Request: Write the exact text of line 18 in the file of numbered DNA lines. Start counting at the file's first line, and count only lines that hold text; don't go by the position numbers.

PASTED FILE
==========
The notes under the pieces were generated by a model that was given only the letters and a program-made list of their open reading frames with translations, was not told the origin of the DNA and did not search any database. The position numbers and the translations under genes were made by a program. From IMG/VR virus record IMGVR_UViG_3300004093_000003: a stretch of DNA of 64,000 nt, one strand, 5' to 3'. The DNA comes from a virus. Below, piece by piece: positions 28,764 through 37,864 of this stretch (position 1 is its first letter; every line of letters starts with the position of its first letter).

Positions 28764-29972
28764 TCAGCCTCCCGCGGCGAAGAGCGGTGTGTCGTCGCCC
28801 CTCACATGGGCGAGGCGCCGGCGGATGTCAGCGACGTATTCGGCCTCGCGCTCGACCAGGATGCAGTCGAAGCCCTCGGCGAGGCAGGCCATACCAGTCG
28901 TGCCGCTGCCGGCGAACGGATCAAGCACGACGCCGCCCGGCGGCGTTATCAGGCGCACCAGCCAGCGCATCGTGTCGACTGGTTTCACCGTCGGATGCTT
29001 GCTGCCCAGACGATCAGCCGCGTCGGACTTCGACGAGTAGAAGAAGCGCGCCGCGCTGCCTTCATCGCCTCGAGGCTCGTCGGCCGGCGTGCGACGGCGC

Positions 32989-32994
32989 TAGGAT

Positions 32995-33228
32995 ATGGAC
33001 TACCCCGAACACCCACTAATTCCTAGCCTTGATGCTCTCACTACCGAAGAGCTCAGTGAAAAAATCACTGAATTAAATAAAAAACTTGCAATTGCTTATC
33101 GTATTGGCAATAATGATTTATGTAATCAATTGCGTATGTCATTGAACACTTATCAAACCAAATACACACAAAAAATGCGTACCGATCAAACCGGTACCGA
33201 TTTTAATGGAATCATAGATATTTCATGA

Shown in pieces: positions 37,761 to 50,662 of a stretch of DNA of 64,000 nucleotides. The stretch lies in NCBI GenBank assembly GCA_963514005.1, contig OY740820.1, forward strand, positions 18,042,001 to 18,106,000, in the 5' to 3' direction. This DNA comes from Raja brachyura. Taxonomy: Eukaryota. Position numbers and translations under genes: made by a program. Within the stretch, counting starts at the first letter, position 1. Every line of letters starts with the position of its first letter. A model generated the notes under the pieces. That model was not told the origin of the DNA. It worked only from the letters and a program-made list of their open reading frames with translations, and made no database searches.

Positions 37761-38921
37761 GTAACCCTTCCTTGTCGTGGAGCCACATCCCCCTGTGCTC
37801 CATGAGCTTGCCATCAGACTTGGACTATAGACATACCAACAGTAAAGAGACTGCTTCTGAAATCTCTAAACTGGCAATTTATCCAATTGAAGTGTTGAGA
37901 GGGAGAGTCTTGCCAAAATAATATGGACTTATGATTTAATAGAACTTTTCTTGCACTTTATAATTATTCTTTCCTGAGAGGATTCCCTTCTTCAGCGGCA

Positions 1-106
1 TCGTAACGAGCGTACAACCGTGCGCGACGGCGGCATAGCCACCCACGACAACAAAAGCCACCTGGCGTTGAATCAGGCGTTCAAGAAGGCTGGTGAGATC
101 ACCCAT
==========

37901 GGGAGAGTCTTGCCAAAATAATATGGACTTATGATTTAATAGAACTTTTCTTGCACTTTATAATTATTCTTTCCTGAGAGGATTCCCTTCTTCAGCGGCA